In 2012, Merck & Cie (Merck), South Alabama Medical Science Foundation (SAMSF) and Pamlab filed suit against Gnosis and others in the Eastern District of Texas. The lawsuit accused Gnosis of manufacturing prescription vitamin supplements that infringed three SAMSF patents relating to dietary folate supplementation and a Merck patent relating to the use of tetrahydrofolates in pharmaceutical production. The litigation was stayed pending a decision on Gnosis’ request for inter partes review of these patents under the America Invents Act. Based on obviousness findings and the cancellation of 32 claims by SAMSF and six claims by Merck, Gnosis prevailed on all of the 58 claims it challenged. Regarding the obviousness findings, the PTO was unpersuaded by SAMSF’s and Merck’s attempts to use evidence of “commercial success” (net sales, growth in sale, licensing arrangements, copying by others and fulfillment of long-felt but unmet need) as objective indicia of nonobviousness. The PTO said that, “In relation to commercial success, the evidence must show ‘both that there is commercial success and that the thing (product or method) that is commercially successful is the invention disclosed and claimed in the patent.’” (Emphasis supplied.)  Here, given the existence and availability of “strong” prior art, SAMSF and Merck failed to meet the second prong of this analysis. Thus, the PTO gave the evidence of commercial success provided by SAMSF and Merck little to no weight in evaluating obviousness.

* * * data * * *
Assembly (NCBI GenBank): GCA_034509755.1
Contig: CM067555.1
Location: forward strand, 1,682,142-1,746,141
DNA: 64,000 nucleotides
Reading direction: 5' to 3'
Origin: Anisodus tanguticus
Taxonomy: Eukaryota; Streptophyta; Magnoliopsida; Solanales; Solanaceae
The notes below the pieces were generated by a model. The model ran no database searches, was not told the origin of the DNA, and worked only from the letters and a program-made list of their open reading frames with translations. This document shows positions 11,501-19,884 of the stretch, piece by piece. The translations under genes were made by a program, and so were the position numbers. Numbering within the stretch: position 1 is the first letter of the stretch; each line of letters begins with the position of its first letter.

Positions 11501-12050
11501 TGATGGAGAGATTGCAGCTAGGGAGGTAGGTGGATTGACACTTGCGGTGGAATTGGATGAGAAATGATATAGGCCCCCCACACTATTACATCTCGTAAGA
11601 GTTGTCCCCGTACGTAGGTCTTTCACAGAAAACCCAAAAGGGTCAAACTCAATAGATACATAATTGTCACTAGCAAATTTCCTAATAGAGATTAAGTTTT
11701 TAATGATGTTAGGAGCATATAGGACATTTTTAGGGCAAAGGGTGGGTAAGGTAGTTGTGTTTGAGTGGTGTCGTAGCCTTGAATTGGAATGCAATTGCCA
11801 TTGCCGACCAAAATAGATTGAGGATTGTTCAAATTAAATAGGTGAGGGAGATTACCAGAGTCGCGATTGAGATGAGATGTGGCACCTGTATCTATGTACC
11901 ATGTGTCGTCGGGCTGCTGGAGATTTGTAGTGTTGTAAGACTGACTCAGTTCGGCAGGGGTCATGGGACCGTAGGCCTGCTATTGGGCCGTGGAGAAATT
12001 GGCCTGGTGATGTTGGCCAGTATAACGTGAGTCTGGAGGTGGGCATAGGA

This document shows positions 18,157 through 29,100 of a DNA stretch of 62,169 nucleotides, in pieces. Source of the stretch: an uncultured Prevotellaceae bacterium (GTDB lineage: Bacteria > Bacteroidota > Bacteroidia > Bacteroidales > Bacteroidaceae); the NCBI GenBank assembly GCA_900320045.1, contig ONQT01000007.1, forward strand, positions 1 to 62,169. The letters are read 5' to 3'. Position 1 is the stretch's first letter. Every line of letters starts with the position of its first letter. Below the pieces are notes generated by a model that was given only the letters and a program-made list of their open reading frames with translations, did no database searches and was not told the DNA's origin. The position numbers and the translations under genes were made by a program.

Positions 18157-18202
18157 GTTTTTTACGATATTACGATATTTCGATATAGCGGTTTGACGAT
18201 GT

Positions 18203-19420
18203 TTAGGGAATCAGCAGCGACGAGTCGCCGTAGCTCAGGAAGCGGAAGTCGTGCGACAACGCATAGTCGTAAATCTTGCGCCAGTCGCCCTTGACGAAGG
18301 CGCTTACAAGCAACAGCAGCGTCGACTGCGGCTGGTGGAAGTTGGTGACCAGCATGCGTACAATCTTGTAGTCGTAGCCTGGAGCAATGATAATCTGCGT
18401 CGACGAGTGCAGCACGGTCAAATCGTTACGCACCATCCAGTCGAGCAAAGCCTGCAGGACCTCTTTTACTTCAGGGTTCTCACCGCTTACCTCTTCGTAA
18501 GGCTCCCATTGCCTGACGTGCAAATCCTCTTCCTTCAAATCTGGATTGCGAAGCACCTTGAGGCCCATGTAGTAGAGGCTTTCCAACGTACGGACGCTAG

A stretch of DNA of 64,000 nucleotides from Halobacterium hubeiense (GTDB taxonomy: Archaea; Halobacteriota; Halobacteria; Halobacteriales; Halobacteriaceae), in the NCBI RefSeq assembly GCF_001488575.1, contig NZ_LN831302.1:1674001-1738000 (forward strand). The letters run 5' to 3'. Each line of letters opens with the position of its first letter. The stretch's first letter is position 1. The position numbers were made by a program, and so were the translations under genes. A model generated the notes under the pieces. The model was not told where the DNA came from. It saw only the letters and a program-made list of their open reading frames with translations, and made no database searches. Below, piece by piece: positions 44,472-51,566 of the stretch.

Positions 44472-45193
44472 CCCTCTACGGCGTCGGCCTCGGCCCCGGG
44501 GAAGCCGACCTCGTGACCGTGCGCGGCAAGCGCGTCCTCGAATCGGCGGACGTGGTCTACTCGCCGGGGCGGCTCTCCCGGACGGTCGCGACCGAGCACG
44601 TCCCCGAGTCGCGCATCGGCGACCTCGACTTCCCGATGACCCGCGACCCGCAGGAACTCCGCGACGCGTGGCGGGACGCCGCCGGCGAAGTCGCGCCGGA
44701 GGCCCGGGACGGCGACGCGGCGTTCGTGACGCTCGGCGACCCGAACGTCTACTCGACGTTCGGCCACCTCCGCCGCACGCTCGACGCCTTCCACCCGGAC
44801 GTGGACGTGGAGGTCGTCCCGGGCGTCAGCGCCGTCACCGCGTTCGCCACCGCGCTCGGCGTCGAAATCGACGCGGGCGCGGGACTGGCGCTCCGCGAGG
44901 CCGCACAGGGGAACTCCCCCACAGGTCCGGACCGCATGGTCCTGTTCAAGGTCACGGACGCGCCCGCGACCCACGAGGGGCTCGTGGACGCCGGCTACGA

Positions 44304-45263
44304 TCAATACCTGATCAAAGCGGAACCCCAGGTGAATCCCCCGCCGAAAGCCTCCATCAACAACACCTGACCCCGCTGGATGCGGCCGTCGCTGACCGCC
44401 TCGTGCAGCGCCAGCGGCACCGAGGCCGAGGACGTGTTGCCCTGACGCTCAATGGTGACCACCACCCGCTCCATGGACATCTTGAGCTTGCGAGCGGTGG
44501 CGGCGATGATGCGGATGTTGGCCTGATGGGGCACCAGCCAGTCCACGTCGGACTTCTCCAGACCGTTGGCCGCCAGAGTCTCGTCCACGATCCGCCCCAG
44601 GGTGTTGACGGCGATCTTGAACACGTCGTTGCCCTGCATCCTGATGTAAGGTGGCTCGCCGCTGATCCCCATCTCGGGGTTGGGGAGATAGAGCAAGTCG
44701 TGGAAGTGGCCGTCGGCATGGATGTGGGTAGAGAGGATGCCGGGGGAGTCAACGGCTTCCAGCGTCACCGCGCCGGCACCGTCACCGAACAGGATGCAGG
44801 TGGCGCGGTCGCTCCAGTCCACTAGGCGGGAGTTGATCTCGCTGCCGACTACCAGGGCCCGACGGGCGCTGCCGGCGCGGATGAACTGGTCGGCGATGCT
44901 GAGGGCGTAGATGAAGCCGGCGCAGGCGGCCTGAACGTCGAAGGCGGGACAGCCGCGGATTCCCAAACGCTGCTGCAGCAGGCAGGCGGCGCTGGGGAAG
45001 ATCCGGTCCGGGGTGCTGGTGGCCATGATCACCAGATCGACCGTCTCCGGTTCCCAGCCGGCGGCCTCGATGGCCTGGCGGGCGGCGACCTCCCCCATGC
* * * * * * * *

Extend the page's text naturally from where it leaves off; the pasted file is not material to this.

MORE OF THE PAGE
According to Ryan Davis’s Law360 article, "Merck Supplement Patents Nixed in 1st Pharma AIA Reviews," “only about 6 percent of the AIA petitions filed to date have challenged pharmaceutical patents,” making this possibly the “first inter partes review involving pharmaceutical-related patents.”

Gnosis S.P.A. v. South Alabama Medical Science Foundation, IPR2013-00116, IPR2013-00118 & IPR2013-00119 (PTAB June 20, 2014) [Kamholz (opinion); Bonilla; Snedden]; Gnosis, S.P.A. v. Merck & CIE, IPR2013-0017 (PTAB June 20, 2014) [Kamholz (opinion); Bonilla; Snedden].